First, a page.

CONTROVERSIAL Bexley councillor Geraldene Lucia Hennis has been ordered to take a lesson in anger management following a public row with a resident.

Alan Thompson’s complaint to Bexley Council about the Crayford councillor’s behaviour after Crayford Community and Business Forum meeting in July last year, has been upheld by the council’s standards complaints sub-committee.

The sub-committee, consisting of Labour councillor Sandra Bauer, Tory councillors Nigel Betts, Nick O’Hare and Alex Sawyer and chaired by independent member Peter Richards, has just published the findings of its investigation, held behind closed doors at the end of last month.

After hearing the evidence, it said the way Cllr Lucia-Hennis has spoken to Mr Thompson “could have been perceived by him to be intimidatory and intended to threaten him”.

The sub-committee decided Cllr Lucia-Hennis, who was re-elected in May, had brought the office of councillor and Bexley Council into disrepute; she had failed to treat Mr Thompson with respect and as a result had breached the councillors’ code of conduct.

It has now banned her from attending Crayford forum meetings for three months, and ordered her to attend a session on how to deal with stressful and confrontational situations, undergo training on the code of conduct and write a letter of apology to the council.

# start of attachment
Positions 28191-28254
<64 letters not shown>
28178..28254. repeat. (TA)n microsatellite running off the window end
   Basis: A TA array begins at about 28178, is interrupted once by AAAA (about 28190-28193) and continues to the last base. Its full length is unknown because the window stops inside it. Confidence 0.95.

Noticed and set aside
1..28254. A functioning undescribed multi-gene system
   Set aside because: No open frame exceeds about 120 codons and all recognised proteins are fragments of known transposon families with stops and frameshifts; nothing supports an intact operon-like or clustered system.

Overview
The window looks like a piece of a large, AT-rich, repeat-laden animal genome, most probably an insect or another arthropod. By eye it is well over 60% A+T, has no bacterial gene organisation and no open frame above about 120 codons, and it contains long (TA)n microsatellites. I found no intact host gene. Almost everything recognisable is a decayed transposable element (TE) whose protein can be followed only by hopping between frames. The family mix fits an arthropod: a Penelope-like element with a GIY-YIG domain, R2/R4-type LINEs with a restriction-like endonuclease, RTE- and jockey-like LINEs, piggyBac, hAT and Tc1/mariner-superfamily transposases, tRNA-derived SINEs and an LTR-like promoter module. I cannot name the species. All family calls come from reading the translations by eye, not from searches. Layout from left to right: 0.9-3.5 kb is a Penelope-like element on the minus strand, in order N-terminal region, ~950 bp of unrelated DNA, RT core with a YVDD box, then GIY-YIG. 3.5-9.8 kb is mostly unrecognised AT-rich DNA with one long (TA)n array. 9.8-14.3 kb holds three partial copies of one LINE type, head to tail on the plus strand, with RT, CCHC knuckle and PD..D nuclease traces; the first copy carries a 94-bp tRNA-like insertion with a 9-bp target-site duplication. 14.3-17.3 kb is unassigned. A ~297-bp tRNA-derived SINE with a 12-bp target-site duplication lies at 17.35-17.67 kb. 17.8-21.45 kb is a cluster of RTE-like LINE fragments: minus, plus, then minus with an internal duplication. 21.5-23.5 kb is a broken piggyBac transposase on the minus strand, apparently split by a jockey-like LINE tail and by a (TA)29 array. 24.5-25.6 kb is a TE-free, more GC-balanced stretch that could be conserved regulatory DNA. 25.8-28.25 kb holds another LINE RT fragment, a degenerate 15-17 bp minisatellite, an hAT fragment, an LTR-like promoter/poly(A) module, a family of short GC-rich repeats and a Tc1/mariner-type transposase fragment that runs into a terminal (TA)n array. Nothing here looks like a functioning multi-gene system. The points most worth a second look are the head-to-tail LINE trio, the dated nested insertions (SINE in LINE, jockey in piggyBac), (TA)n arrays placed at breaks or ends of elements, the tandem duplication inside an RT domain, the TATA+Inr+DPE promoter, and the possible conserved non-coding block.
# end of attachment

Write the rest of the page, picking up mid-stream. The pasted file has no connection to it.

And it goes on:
This is a re-hearing of the complaint which was first discussed in January when it upheld Mr Thompson’s complaint and decided to suspend Cllr Lucia-Hennis from attending all council meetings for a month.

Cllr Lucia-Hennis protested, claiming she had not been informed of the meeting.

This is not the first time Councillor Geraldene Lucia-Hennis has been in hot water over her behaviour.

In August 2009 she was censured by the sub-committee for failing to declare a financial and prejudicial interest in a planning application while sitting on the planning committee.

She spoke and voted against plans to turn Crayford town hall into a 180-seat restaurant, despite her family owning a pub just minutes away, which also offered meals.

There was further public disquiet in 2008 when, she sat as a member of a licensing sub-committee which granted a licence for lap dancing at Sidcup Snooker Club, while her family-owned pub had applied for a similar licence.